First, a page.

Yeah Santa, that (K)Claus. I know that this post may make some people think that I am trying to jump start the season; that's understandable. But in my opinion, the commercialization and rabid marketing of this particular time of year is absurd, and borders on the reprehensible. Oh yes, come on...really! Department stores and other retailers prepping for Christmas before Labor Day? Sad, but true. However, the myth and legend of Santa is really a fascinating trip through history. And, the story of Santa Claus is a huge bag of the myths and legends of many countries.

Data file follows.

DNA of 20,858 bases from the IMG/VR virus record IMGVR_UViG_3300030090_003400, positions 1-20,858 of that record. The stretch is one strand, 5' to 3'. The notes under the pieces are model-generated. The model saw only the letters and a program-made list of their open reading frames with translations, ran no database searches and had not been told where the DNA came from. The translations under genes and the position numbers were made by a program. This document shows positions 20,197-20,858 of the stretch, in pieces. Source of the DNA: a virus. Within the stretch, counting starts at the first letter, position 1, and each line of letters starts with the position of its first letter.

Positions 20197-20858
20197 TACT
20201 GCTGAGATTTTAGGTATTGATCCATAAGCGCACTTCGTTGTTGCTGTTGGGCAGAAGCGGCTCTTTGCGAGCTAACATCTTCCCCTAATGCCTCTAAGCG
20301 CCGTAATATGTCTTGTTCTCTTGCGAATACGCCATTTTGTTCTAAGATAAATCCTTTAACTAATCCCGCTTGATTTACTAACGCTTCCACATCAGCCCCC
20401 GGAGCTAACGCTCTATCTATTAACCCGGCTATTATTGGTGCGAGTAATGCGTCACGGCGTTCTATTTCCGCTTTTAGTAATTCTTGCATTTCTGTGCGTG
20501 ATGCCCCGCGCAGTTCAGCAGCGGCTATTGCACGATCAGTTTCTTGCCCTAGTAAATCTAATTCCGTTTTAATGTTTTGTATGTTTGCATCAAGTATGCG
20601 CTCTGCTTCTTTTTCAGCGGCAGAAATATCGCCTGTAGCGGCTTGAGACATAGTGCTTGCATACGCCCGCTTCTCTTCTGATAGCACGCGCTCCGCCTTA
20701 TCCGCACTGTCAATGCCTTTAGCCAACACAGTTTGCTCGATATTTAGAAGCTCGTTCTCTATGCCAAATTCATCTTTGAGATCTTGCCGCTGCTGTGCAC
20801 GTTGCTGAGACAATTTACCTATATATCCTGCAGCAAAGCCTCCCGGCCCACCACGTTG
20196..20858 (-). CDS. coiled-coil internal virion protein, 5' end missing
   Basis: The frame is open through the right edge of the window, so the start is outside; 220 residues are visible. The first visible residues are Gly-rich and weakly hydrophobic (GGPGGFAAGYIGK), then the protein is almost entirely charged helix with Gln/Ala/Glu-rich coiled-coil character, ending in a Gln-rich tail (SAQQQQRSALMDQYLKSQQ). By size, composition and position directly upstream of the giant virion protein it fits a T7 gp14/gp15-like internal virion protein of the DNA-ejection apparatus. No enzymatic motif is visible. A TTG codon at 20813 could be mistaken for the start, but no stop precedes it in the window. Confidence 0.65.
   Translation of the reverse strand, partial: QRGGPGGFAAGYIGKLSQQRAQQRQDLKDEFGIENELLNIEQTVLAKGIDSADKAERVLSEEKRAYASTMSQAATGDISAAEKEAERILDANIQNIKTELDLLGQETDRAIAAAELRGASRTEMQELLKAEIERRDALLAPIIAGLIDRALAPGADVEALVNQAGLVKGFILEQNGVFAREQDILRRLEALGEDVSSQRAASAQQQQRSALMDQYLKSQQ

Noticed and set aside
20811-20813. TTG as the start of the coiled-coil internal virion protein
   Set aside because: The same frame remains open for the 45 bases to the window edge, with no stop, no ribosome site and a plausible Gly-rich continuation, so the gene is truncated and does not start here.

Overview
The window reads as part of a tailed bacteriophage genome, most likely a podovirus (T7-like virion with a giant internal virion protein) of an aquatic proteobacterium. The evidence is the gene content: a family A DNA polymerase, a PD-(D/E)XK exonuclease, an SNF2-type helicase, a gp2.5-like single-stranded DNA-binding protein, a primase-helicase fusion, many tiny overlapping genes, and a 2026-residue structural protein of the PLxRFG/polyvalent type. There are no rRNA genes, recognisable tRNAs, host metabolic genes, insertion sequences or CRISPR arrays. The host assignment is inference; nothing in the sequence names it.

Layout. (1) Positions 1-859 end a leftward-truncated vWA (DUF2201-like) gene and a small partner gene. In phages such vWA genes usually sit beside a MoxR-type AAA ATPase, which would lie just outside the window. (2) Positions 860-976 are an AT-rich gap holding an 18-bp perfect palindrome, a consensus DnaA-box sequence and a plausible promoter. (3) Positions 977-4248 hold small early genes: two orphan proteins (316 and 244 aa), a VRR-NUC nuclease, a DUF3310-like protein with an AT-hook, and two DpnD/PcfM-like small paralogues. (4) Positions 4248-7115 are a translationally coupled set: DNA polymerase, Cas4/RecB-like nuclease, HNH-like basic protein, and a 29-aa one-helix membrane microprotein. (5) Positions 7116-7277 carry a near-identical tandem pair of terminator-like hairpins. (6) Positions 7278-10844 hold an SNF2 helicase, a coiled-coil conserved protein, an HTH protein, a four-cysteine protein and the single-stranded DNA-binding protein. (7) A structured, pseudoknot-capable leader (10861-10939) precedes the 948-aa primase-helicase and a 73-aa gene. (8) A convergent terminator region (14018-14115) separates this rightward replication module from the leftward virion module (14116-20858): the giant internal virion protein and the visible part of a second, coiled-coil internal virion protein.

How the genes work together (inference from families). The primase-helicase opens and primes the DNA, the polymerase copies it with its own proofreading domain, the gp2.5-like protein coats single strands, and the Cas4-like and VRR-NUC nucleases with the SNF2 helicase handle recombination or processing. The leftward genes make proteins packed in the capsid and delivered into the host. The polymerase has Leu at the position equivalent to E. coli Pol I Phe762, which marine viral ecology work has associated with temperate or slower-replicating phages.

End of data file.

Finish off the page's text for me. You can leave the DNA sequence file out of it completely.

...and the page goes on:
Many folks still have a hard time accepting that Christmastide is an amalgamation of several ancient pagan holidays that fell on or about December 21st, the winter solstice. The Romans celebrated the Feast of Saturnalia and then the Feast of Sol Invictus, the Invincible Sun (at this time of year, the sun is re-born in the heavens, and begins to grow. The days become longer and the darkness of night, shorter. It was a time that was considered the beginnings of fertility for the land). And during those feasts, gift giving was the norm, not the exception. During the winter solstice in Egypt the people used to hold a major feast for 12 days to honor their god Horus. In the pagan north, that area of Europe north of the Alps, the winter solstice found the people celebrating Yule, a 12 day celebration dedicated to their gods, the return of the sun, and the blessings of the land (think Yule Log here). Their celebration included abundant eating, drinking of alcoholic spirits, and gift giving. There are more examples but these three should give you the understanding that celebrations occurred around December 21st long before the supposed birth of Jesus became a topic of discussion. Here is another interesting tid-bit.